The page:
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A Few Coins Now Buy Much More Than Soft Drinks

September 5, 2000
A consumer proves his age with a driver's license before buying beer.

When it comes to vending machines, Japan stands head and shoulders above other countries in terms of number and variety. It has even been called the world's leading vending-machine nation. And thanks to progress in manufacturing technology, the functionality of the machines and the variety of products sold through them continue to rise. As a result, unique vending machines offering goods like newspapers of commemorative days and fresh vegetables, and even a vending-machine supermarket--where all items are dispensed through machines--have appeared. What else is new in this hot industry?

Human-Free Supermarket
Foreigners visiting Japan are often surprised by the number and variety of vending machines found on city streets. Among the countless products offered are mainstay items like beverages, bread, candy, cigarettes, newspapers, and magazines, as well as other less commonly dispensed items as cup noodles and box lunches. Some of these machines can add boiling water to the cup noodles or heat up hamburgers.

Recently, computerized terminals that sell theater and concert tickets, boarding passes for airplanes and bullet trains, and package tours have appeared. Areas with several of these machines grouped together are becoming familiar sights. But the ultimate use of these dispensers could be the vending-machine supermarket. Here, customers select items to be purchased just through machines. After making their selections, the receipts are tallied and items paid for at a cash register.

High-Tech Vending
Vital to the growth of vending machines has been technological innovation, such as the ability to distinguish the age of the customer. A dispenser of alcoholic beverages that can read driver's licenses or video-rental ID cards has been developed. Prior to purchasing, the buyer must insert his or her license into an attached device, which reads the card and determines the buyer's age. Those who are underage are denied purchase privileges--even if they put money into the machine.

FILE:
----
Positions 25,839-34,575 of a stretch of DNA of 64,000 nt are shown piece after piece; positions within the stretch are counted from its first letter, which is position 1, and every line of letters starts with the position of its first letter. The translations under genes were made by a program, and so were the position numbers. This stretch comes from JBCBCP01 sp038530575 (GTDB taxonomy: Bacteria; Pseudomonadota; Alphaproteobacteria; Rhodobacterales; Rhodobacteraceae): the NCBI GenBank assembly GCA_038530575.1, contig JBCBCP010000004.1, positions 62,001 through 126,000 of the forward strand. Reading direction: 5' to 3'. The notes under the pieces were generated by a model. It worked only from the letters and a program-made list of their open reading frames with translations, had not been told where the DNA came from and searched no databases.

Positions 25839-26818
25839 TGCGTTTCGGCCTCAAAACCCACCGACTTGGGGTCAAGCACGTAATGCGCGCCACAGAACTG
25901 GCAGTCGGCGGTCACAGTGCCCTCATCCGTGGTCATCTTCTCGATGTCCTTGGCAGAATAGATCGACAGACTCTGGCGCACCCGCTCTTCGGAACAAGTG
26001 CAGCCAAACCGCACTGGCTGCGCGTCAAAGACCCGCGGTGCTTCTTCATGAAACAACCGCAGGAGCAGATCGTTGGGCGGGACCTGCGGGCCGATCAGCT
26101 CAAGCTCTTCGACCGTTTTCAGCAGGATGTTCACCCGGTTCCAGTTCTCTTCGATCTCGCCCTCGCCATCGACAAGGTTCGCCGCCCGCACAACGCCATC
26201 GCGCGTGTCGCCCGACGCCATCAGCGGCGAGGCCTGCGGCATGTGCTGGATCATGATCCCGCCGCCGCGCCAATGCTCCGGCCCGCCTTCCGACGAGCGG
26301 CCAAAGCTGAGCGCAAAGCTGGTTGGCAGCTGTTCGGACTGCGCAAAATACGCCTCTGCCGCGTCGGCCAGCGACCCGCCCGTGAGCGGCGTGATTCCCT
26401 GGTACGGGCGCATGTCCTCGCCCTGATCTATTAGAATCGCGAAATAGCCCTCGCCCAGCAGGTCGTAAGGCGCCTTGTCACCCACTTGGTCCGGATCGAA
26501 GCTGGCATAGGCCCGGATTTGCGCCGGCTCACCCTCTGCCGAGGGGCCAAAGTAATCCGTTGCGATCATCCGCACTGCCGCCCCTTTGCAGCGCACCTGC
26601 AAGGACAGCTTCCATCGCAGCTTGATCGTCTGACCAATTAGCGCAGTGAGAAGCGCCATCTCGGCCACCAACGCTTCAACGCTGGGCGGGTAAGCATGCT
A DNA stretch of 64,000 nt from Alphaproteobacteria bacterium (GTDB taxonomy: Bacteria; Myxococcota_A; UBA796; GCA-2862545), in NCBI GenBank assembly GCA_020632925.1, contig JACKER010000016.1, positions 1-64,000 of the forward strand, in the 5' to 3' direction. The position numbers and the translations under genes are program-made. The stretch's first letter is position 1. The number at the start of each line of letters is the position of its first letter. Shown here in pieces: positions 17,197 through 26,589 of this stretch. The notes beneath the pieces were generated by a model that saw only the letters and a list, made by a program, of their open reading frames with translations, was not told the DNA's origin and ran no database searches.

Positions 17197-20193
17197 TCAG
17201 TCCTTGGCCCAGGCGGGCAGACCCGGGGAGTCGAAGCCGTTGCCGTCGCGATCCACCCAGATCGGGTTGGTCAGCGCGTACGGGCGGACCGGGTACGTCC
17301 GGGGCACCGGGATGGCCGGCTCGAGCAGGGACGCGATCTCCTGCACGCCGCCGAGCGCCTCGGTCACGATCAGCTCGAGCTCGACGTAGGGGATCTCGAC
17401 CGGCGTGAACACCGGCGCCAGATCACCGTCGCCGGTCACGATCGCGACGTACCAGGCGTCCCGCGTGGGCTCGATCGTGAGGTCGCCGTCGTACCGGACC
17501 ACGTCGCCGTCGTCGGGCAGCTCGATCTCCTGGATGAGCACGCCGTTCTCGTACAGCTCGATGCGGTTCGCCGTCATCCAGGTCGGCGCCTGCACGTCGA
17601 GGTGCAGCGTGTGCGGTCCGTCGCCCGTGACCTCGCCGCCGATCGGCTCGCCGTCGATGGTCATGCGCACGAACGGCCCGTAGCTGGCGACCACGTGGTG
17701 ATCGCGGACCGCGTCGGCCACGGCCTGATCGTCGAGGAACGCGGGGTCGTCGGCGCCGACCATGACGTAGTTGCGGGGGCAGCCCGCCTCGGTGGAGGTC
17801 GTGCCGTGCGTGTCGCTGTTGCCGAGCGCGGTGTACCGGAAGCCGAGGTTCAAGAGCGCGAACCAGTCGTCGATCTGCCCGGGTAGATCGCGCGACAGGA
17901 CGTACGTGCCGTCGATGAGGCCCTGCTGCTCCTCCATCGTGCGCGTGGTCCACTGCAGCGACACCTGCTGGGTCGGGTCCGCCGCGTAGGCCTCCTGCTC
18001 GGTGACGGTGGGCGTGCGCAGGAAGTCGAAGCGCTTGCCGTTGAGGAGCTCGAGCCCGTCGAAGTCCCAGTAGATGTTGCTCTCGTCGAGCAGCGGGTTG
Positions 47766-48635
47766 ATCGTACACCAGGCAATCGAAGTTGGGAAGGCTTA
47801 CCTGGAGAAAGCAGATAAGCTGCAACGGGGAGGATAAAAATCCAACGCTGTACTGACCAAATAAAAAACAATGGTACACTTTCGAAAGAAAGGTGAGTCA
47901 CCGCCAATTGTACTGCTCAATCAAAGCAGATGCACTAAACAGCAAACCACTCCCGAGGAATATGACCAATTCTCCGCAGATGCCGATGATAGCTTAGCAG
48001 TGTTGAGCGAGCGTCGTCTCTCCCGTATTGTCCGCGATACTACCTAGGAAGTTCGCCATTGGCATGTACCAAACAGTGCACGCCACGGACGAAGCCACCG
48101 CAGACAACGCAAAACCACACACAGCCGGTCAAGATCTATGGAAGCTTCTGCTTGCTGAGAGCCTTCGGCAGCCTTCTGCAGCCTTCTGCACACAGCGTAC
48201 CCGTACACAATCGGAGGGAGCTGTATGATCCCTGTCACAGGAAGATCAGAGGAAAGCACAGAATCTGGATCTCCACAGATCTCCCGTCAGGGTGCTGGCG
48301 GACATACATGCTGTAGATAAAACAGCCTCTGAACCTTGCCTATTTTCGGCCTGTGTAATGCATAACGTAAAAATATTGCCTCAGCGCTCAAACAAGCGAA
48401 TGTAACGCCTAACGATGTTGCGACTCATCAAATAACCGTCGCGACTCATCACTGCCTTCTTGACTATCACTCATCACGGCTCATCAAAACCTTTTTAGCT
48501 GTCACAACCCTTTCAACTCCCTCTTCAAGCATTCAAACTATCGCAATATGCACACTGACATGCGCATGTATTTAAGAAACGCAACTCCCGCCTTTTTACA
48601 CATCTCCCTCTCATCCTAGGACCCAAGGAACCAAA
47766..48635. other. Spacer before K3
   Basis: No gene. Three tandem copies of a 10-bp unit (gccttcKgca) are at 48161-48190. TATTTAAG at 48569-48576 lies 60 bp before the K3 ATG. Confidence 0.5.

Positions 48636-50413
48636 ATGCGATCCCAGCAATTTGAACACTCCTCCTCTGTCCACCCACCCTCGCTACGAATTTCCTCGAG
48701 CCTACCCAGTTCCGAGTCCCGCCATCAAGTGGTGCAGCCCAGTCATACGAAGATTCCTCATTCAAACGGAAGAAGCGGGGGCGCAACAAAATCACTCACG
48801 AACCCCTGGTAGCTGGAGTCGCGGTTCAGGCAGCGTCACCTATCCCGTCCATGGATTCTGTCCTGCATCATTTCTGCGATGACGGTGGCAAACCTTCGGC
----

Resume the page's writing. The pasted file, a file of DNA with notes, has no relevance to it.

In response to a decision by a union of approximately 130,000 alcoholic-beverage dealers to remove some 150,000 outdoor vending machines to prevent underage drinking, vending-machine makers discontinued production of conventional machines and switched to the new model that can distinguish the user's age.

Machine-Dispensed Encounters
Novel vending machines are appearing one after another. At several Tokyo department stores, a machine was instated that prints the front and back (TV and radio listings) pages of newspapers of any particular day for 500 yen (approximately 4.5 U.S. dollars at 110 yen to the dollar). The idea was a hit as a Mother's or Father's Day gift, with users taking home copies of editions issued on such commemorative days as birthdays or weddings.

Machines selling music are also being developed. Songs distributed via the Internet is selected from the terminal's touch-panel screen and then recorded on a mini-disk. Though the machines are still in the trial stage, their release, planned for autumn 2000, will offer tunes for 200 yen (1.8 dollars) each.

Even "encounters" are being sold. For 200 yen, users can purchase a capsule containing a personal introduction and message from an individual who has preregistered with a production company. Buyers can then write a response and send it to the company, which then forwards it to the original person. Other unusual vending machines include those selling toys, fresh vegetables, and information on flea markets.

This explosion in vending machines may appear to be strong evidence supporting the myth that Japan is a safe country. Recently, however, theft of change from vending machines using counterfeit or cheap foreign coins has become rampant, and even violent acts, where machines are carried off with a bulldozer, have also increased. With some also criticizing the wasteful way in which the machines consume electricity around the clock, the heyday for vending machines in Japan may be numbered.

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Trends in JapanCopyright (c) 2000 Japan Information Network. Edited by Japan Echo Inc. based on domestic Japanese news sources. Articles presented here are offered for reference purposes and do not necessarily represent the policy or views of the Japanese Government.